New Venues for Science Teacher Education: Self-organizational Pedagogy on the Edge of Chaos

Lyubov Laroche, Cynthia Nicol, Jolie Mayer-Smith

Abstract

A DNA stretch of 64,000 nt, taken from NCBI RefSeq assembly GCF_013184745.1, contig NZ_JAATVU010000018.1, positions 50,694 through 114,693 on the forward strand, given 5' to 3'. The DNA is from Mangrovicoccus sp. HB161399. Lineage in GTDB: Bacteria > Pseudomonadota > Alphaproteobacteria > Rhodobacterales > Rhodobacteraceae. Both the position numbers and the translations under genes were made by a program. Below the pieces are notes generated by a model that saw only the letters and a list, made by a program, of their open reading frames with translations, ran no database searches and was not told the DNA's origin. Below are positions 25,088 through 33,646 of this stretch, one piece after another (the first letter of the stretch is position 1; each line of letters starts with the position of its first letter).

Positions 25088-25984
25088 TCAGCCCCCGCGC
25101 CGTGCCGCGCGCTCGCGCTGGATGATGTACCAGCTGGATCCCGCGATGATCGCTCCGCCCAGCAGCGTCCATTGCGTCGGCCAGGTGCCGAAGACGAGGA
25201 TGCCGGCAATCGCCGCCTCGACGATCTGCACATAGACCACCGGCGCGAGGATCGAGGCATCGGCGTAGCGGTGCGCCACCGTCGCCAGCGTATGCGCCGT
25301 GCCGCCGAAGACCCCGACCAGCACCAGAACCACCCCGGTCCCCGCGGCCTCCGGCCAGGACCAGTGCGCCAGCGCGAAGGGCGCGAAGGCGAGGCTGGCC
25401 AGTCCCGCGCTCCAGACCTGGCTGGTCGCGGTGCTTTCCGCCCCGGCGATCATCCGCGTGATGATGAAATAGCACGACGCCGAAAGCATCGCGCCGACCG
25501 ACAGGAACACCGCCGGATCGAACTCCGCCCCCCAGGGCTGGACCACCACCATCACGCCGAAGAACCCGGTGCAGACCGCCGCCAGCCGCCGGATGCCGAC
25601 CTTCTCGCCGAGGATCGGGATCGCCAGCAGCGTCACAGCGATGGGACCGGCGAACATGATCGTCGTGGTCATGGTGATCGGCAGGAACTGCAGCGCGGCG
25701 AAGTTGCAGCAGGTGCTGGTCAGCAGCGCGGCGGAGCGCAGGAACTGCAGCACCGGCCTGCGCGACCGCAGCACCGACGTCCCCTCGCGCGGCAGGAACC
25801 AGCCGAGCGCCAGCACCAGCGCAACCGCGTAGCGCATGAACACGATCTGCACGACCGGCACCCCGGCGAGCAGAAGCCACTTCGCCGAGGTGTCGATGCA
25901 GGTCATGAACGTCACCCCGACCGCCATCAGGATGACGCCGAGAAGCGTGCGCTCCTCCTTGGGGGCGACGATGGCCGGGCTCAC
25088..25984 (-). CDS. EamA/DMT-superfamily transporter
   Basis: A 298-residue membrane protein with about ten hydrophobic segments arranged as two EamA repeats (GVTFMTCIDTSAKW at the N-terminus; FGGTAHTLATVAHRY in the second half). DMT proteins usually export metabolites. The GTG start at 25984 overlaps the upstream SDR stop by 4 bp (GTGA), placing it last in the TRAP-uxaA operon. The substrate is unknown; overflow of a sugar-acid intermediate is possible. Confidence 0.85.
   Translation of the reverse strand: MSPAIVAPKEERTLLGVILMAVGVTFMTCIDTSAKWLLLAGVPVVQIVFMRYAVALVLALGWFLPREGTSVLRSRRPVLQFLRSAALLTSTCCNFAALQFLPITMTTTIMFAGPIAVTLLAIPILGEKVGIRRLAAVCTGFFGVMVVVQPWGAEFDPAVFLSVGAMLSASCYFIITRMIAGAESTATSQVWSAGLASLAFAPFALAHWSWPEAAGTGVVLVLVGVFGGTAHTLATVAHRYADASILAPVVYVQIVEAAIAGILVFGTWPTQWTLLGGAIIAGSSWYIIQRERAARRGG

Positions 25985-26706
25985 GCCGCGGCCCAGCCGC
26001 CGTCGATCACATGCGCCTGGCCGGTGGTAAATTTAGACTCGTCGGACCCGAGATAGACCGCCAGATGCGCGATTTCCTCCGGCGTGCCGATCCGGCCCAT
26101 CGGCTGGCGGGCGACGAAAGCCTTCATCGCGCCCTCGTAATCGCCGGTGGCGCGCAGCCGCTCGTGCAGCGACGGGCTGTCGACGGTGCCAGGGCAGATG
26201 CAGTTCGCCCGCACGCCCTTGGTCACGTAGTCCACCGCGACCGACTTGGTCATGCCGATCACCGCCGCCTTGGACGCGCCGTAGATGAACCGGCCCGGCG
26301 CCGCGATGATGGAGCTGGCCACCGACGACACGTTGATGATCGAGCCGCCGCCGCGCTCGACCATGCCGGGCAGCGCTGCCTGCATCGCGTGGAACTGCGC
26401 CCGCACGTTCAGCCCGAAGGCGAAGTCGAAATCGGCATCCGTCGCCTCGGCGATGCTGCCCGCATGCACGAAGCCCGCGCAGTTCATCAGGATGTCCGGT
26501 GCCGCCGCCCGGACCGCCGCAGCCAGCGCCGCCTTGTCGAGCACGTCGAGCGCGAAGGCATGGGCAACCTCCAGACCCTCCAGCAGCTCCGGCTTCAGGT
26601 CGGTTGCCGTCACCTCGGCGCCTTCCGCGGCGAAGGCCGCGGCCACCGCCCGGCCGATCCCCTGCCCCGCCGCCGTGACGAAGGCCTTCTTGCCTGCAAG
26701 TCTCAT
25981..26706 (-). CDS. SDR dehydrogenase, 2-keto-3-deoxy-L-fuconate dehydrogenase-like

This paper describes our attempt to develop a pedagogical practice informed by the concepts of complexity applied to education. The context of our study was the science methods course within an elementary teacher education program. The practice, described here, has overlapped instruction and assignment; teaching and learning; science and the arts; formal and informal education. Prospective teachers, while working in teams of 4–5, taught mini-lessons about science topics to 6th and 7th graders in field settings, and then, collaboratively with the children, produced scientific/artistic digital videos about these topics. As a next step, prospective teachers shared their teaching experiences, classroom observations, and self-produced videos with their university peers. Upon completing this practice, many prospective teachers have changed their ways of thinking about science and science education. We discuss how this practice is informed by and further informs such concepts of complexity as self-organization, chaotic attractors, fluidity, fuzzy boundaries, the edge of chaos, improvisation, adaptation, and transformation.

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